Summary: What makes Hutto’s account special is his commitment to the rejection of content, a point where he becomes a real radical. The book is not just another book about enactivism but it is an enactive book for everyone written by an enactivist.
Upshot: In his latest book, Antonio Damasio explores the neural underpinnings of self-consciousness in an evolutionary context, while reconsidering his previous views. His current views may be interesting for constructivists.
Upshot: The fact that both “consciousness” and “music” are quite elusive terms makes the attempt to explain the nature (or even the existence of) “musical consciousness” a compelling quest. The papers in this book tackle these problems in an engaging way, ranging from sociology of music to drug altered music cognition. Some also apply enactive and ecological approaches to music cognition, which makes the book an interesting read for constructivists.
Upshot: Hutto & Myin’s latest “radical enactive cognition” manifesto is a truly exciting book and – despite its short length – quite thick with argumentation. The word “manifesto” here does not only describe the rousing writing style (filled with witty and resounding expressions), but also the general awed feeling one gets, while reading, of the importance of “RECtifying” the current state of research in enactive cognition. Interestingly for the constructivist community, the hallmark thesis of their book is that there can be intentionally directed cognition and perceptual experience without content.
Context: The past few years have presented us with a growing amount of theoretical research (yet that is often based on neuroscientific developments) in the field of enactive music cognition. Problem: Current cognitivist and embodied approaches to music cognition suffer, in our opinion, from a too firm commitment to the explanatory role of mental representations in musical experience. This particular problem can be solved by adopting an enactive approach to music cognition. Method: We present and compare cognitivist, embodied and enactive approaches to music cognition and review the current research in enactive music cognition. Results: We find that, in general, the enactive approaches to human musicality are capable of explaining the basic relationship between a musical subject and a musical object according to a pre-conceptual and pre-linguistic form of understanding related to bodily motor expertise. This explanation does not rely on on sophisticated forms of representation. Implications: Proponents of enactive music cognition should, in our opinion, focus on providing a consistent explanation of the most basic level of musical understanding. Constructivist content: We hope to invite the constructivist community to engage with the discussions on the intersection between music and enactivism.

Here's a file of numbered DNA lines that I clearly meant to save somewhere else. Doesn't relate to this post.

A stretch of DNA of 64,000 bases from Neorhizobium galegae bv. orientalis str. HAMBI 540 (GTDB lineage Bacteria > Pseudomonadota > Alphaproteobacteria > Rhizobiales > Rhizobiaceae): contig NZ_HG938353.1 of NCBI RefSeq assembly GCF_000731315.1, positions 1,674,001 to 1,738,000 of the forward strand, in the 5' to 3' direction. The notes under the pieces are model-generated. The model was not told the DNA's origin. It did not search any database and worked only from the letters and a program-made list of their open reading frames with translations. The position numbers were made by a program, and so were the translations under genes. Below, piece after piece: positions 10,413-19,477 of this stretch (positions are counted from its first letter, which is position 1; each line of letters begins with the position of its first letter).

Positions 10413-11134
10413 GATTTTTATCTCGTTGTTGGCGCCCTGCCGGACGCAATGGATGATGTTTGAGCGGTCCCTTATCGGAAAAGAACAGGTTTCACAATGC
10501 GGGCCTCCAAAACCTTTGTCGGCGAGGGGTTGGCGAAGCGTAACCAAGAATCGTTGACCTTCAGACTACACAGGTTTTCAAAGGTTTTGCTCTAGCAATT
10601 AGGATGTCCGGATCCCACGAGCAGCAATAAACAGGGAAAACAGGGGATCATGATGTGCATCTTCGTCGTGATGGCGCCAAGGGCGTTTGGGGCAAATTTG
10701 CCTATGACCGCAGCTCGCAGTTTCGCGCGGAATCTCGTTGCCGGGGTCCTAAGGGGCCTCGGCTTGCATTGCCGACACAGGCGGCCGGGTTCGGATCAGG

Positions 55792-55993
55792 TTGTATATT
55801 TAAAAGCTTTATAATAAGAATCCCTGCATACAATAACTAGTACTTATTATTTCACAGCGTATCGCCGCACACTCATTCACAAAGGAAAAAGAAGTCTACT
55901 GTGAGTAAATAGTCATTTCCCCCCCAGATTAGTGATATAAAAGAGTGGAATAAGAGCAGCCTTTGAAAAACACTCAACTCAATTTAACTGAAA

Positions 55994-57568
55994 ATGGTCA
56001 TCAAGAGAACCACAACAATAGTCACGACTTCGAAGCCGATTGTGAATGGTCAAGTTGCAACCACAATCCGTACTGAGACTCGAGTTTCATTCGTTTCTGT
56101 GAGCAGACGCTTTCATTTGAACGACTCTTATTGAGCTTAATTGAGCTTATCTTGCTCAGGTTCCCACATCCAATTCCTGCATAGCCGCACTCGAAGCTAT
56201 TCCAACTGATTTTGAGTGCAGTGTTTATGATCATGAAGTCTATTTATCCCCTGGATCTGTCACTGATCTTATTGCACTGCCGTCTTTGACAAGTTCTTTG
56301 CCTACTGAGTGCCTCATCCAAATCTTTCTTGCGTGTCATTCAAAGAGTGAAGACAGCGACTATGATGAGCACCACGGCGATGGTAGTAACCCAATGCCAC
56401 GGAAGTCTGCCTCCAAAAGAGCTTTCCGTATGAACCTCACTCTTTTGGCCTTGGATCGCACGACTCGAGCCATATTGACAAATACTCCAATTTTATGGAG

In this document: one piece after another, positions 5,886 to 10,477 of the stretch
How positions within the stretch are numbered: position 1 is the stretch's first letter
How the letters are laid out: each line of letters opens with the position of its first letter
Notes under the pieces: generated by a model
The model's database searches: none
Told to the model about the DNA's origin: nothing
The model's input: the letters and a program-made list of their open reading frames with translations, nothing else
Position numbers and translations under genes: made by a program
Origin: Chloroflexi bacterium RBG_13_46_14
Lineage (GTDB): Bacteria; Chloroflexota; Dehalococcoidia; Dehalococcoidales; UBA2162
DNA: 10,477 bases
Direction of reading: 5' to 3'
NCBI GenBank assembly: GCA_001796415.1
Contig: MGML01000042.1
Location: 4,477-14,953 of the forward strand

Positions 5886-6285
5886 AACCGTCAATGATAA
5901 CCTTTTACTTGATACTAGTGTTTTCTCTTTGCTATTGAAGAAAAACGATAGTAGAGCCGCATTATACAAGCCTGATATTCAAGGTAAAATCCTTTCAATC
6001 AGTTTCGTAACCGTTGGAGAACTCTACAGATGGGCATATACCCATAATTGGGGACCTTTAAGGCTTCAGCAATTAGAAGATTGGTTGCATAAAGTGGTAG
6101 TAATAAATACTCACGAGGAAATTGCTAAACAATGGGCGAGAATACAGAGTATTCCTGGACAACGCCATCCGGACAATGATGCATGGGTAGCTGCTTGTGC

Perceptual modalities have been traditionally considered the product of dedicated biological systems producing information for higher cognitive processing. Psychological and neuropsychological evidence is offered which undermines this point of view and an alternative account of modality from the enactive approach to understanding cognition is suggested. Under this view, a perceptual modality is a stable form of perception which is structured not just by the biological sensitivities of the agent, but by their goals and the set of skills or expertise which they are deploying at a given time. Such a view suggests that there is no such thing as an experience that is purely visual, auditory, or otherwise modal and that our attempts to understand consciousness and the mind must be conducted within a framework that provides an account of embodied, goal-directed adaptive coping with the world. Relevance: This paper provides an enactive analysis of perceptual modality, and argues for a more constructivist view of how consciousness is analysed, specifically according to the skilled activities in which an agent is engaged.